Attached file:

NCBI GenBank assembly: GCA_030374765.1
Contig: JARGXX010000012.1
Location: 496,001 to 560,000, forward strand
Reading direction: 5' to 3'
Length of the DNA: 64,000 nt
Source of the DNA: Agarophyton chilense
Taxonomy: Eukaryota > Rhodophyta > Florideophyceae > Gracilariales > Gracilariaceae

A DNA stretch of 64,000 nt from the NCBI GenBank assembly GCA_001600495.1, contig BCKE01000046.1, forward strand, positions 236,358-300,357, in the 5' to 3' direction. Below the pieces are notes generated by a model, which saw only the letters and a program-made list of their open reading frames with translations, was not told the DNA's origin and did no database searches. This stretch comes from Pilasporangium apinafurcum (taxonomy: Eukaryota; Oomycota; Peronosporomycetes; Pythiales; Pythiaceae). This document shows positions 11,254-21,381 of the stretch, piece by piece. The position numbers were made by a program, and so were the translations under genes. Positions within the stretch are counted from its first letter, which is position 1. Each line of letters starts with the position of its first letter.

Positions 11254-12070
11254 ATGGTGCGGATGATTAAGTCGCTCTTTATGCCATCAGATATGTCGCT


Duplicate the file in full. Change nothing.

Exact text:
NCBI GenBank assembly: GCA_030374765.1
Contig: JARGXX010000012.1
Location: 496,001 to 560,000, forward strand
Reading direction: 5' to 3'
Length of the DNA: 64,000 nt
Source of the DNA: Agarophyton chilense
Taxonomy: Eukaryota > Rhodophyta > Florideophyceae > Gracilariales > Gracilariaceae

A DNA stretch of 64,000 nt from the NCBI GenBank assembly GCA_001600495.1, contig BCKE01000046.1, forward strand, positions 236,358-300,357, in the 5' to 3' direction. Below the pieces are notes generated by a model, which saw only the letters and a program-made list of their open reading frames with translations, was not told the DNA's origin and did no database searches. This stretch comes from Pilasporangium apinafurcum (taxonomy: Eukaryota; Oomycota; Peronosporomycetes; Pythiales; Pythiaceae). This document shows positions 11,254-21,381 of the stretch, piece by piece. The position numbers were made by a program, and so were the translations under genes. Positions within the stretch are counted from its first letter, which is position 1. Each line of letters starts with the position of its first letter.

Positions 11254-12070
11254 ATGGTGCGGATGATTAAGTCGCTCTTTATGCCATCAGATATGTCGCT